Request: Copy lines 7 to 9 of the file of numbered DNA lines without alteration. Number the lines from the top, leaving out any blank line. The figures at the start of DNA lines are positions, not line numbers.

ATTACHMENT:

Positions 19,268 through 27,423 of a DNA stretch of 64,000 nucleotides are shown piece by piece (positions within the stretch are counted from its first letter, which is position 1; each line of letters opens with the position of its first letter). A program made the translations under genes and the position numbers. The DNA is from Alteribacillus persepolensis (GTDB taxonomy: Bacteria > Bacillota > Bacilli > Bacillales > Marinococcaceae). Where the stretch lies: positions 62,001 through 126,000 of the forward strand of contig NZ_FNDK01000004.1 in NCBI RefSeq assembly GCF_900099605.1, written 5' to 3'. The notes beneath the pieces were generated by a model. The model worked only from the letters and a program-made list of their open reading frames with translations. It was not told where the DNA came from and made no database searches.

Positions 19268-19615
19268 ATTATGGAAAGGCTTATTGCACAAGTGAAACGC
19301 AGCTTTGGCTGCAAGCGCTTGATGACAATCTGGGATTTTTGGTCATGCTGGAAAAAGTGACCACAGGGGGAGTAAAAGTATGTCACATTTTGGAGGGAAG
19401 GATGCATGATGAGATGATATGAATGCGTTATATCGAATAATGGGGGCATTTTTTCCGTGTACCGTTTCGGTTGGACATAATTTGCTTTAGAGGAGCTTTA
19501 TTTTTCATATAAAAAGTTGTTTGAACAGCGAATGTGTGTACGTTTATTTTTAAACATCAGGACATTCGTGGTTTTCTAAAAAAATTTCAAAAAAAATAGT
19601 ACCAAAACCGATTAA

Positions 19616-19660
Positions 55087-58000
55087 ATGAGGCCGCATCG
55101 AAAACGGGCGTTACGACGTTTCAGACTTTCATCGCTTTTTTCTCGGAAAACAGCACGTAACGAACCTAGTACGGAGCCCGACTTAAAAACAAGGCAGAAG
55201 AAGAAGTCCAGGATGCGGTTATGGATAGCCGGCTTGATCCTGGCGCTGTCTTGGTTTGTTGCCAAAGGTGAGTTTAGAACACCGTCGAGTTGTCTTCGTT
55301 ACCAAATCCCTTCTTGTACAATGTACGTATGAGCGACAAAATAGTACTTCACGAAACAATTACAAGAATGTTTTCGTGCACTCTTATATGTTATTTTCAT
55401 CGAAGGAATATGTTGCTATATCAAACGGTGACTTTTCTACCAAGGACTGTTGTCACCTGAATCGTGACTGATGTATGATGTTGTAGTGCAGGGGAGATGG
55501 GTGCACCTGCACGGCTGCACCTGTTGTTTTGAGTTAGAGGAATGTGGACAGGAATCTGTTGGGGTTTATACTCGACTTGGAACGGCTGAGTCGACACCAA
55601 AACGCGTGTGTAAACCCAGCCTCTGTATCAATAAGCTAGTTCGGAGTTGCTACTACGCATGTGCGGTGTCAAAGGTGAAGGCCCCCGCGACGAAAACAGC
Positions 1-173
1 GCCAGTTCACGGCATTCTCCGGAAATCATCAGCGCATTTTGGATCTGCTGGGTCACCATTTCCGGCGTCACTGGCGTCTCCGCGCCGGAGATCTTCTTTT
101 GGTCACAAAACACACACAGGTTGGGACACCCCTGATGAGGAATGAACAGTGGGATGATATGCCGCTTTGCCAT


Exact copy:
19601 ACCAAAACCGATTAA

Positions 19616-19660
Positions 55087-58000